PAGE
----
When I was writing ‘Ravensdale’, I was delighted to come across the surname ‘Toothilll (which means ‘dung heap’) and used it for a Reynaud Ravensdale’s first love Georgiana’s tiresome family.

Another wonderfully silly name is ‘Tupper’ which may have had an obscene meaning and been based on the activities of the ram when used as the ‘tup’ or stud. I used that for Rudolph Tupper, a New Age guru who falls foul of the anti-hero of Alex Sager’s novel, who arrives in this dimension determined on revenge. His fellow guru is Claribelle Johnson, which I couldn’t resist as a risible combination of the ornate and the prosaic.

In ‘The Villainous Viscount’ the anti-hero, plagued by a family curse, consults a Professor of Magic, Markmanship, Swordsmanship, Languages and Subtle Influences’. His name is Ludovico Sharman…

Another name I really must use is ‘Toplady which certainly has an obscene meaning, as does Toplass.

I am hoping that nobody reading this has one of those names…

US English and its Continued Use of Forms from Seventeenth and Eighteenth Century UK English

Mr.  B snooping and being a hypocrite as usual and Pamela being modest. Does he need reading glasses? He seems to suffer from ‘short arm syndrome’. 

It is an interesting fact that US English retains some of the words and expressions of seventeenth and eighteenth century English, which are wrongly thought of as ‘American English’.

For instance, there is use of the word that is commonly now spelt as ‘aint’, but can be found as ‘in’t’ and ‘an’t’.  That was once as common as the modern ‘isn’t’ and only later stigmatized as non-standard English in the UK. You will find it in plays of the Restoration era such as William Congreve’s play ‘Love for Love’ (1696) and in writings by Joanathon Swift.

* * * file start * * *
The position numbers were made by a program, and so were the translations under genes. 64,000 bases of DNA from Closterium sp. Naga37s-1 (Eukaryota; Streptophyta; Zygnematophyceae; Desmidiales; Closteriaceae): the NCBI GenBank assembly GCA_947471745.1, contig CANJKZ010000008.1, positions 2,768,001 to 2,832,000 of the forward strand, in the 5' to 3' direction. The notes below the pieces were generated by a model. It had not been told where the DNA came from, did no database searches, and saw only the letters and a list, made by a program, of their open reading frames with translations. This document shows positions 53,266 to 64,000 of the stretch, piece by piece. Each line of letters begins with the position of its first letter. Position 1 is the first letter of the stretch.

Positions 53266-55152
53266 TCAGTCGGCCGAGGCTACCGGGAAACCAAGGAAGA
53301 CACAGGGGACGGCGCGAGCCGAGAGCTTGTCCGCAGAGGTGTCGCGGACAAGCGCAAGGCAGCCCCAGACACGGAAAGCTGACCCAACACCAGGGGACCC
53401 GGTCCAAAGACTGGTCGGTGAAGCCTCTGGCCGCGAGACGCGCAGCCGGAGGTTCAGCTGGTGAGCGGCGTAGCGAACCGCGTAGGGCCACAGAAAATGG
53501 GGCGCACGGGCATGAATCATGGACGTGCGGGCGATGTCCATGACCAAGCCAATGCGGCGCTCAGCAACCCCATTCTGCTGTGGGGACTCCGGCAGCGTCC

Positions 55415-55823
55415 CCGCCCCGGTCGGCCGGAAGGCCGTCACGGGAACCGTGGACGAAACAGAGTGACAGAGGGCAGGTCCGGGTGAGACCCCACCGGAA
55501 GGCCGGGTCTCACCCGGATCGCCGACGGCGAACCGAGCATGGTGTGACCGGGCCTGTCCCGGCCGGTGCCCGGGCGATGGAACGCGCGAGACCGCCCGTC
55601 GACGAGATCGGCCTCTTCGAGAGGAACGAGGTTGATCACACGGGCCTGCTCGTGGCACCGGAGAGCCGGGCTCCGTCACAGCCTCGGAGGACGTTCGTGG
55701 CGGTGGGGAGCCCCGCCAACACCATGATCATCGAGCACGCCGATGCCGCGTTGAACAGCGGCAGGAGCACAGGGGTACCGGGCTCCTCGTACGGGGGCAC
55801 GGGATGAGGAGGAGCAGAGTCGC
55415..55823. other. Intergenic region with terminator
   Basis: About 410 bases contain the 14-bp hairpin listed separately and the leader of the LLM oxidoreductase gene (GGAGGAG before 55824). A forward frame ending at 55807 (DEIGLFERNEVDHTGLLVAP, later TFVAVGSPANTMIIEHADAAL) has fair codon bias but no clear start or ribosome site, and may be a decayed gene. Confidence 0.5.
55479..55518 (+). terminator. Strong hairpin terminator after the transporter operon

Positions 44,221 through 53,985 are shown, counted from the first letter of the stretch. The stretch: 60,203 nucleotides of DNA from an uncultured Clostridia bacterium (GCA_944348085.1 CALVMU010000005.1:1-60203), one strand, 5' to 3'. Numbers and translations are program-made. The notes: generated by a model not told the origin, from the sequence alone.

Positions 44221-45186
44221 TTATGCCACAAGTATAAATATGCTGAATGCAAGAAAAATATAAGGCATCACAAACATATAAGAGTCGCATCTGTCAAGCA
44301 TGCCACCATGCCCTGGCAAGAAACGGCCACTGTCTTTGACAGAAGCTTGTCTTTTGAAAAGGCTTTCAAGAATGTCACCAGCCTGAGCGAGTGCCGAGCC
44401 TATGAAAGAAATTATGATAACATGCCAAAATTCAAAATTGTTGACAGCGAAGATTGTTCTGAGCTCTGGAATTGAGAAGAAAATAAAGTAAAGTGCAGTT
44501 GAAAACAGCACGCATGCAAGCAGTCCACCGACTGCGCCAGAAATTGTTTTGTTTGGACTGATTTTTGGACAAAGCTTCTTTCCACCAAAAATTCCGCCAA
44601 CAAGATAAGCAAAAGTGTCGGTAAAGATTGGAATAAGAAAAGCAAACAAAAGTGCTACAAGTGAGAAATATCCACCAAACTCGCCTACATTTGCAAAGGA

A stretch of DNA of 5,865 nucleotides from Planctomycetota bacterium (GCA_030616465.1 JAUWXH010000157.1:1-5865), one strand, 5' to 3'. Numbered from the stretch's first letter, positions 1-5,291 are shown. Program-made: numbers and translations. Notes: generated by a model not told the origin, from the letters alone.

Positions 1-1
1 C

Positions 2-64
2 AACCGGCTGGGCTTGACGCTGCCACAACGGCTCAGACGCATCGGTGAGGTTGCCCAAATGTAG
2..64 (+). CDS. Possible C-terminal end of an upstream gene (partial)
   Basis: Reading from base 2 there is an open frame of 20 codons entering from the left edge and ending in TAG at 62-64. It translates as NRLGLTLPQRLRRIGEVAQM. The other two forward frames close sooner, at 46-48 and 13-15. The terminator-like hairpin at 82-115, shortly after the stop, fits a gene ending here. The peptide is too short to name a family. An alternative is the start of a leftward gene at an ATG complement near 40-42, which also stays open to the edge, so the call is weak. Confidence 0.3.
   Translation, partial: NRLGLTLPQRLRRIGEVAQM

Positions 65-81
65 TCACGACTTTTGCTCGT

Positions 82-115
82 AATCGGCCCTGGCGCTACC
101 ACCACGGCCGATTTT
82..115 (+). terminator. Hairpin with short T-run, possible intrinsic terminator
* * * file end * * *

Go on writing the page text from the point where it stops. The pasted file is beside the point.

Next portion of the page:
You will find ‘an’t’  as a matter of interest, in Samuel Richardson’s ‘Pamela’  (1740) and as ‘in’t’ in Fanny Burney’s ‘Evelina’ (1775).

‘Ain’t’ in fact, persisted up to the early nineteenth century, and was used in Pierce Egan’s ‘Life in London’ (1823).

Then, in reading one William Shakespeare, I have come across various expressions seen as quintessentially American, and meaning more or less the same thing as they do today. For instance, ‘trash’ in Julius Caesar, and ‘right now’ in Henry VI Part II.

There is also the use of such expressions as the US ‘Out the’ rather than the UK ‘Out of the’form.

This can be confusing to those not particularly well versed in the development of English, and various readers have taken me  to task for using ‘ US English’ in my novels set in the UK of the eighteenth century.

This Amazon review by an Australian reader of my spoof highwayman romance ‘Ravensdale’ takes this view to extremes, insisting that in the English speaking countries outside the US, the expressions ‘hey’ and ‘for sure’ have never been used:

when Americans write English period novels: or, why you should use a better editor

In fact, ‘hey’ is a very old English exclamation (though not, so far as I know, used as a greeting as in the US), and you need look no further than a nursery rhyme to find it: ie,in the sixteenth century nursery rhyme:  ‘Hey Diddle Diddle, the Cat and the Fiddle’  .  Again, it features in Shakespeare’s song, ‘Hey Nonny Nonny’ from ‘Much Ado About Nothing’  (1598/1599).

As for ‘for sure’ , it is constantly used by Mrs Honour in Henry Fielding’s ‘Tom Jones’  (1749) and also features in Richardson’s ‘Pamela’.


And talking about ‘Ravensdale’, for those interested,  it is at the moment free on Amazon.com Here

and Amazon.co.uk  Here  

…And I would like to add that whilst I may sometimes be confused by the content of reviews of my novels, I always appreciate them, good or bad.

Paul Debreckzeny’s Criticism of Pushkin’s Robber Novella ‘Dubrovsky’

Dubrovsky cover

I orginally wrote this post nearly five years ago, just before I published my spoof historical highwayman romance ‘Ravensdale’.

I am posting it again, as I am again writing a spoof historical novel that features highwaymen, and I have never lost my admiration for this uncompleted novella of Pushkin’s.